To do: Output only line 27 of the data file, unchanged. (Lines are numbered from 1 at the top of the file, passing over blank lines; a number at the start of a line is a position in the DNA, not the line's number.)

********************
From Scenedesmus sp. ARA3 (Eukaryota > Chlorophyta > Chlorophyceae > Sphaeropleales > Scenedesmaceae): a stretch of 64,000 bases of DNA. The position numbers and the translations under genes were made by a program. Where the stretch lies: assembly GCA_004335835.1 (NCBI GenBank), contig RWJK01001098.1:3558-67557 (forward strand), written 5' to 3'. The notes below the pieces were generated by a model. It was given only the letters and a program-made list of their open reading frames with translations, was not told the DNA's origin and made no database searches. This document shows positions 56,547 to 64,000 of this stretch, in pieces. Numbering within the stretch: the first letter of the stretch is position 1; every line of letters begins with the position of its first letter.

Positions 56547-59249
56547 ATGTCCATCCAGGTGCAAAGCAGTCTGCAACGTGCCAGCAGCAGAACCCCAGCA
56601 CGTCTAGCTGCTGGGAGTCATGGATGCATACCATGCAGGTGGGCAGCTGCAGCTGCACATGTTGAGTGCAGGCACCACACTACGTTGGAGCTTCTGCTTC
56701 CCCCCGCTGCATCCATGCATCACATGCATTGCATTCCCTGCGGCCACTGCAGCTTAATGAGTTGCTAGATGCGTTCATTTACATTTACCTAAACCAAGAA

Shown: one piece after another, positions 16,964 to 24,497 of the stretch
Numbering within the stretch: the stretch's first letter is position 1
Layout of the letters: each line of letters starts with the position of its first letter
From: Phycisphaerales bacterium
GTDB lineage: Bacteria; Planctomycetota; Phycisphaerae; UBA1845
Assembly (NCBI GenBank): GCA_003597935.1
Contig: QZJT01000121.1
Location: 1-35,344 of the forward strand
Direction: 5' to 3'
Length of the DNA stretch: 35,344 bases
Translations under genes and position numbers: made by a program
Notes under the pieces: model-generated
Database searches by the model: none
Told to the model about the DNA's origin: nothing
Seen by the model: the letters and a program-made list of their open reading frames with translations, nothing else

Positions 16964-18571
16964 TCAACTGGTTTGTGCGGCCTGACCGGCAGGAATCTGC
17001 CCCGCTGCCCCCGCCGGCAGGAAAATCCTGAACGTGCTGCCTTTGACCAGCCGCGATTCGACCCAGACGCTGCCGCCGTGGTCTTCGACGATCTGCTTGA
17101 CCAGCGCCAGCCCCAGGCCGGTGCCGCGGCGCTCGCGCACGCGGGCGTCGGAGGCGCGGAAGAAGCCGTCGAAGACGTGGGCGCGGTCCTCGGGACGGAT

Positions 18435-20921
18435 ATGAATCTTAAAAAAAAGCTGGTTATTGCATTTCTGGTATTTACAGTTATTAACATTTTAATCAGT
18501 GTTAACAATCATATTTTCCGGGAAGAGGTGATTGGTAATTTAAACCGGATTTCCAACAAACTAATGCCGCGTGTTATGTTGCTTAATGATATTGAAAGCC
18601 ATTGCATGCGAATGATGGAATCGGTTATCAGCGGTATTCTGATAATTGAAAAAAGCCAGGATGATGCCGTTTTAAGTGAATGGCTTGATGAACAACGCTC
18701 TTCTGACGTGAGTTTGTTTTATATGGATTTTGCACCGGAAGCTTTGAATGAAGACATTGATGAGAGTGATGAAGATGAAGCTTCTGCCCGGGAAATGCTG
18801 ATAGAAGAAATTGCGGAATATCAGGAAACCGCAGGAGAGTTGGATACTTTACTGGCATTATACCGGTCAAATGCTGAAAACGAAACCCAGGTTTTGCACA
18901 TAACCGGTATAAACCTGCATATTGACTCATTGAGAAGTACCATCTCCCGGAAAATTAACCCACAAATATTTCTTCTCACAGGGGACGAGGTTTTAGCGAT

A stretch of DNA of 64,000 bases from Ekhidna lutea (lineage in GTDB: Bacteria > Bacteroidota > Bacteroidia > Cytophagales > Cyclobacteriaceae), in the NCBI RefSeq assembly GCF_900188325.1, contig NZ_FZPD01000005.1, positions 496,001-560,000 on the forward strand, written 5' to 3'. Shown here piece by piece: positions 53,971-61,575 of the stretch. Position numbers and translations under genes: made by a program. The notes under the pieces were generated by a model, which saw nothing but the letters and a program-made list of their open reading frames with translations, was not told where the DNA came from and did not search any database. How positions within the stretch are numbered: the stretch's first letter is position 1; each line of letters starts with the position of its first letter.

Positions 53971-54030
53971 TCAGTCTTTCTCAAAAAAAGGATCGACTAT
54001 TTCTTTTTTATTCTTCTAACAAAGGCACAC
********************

18501 GTTAACAATCATATTTTCCGGGAAGAGGTGATTGGTAATTTAAACCGGATTTCCAACAAACTAATGCCGCGTGTTATGTTGCTTAATGATATTGAAAGCC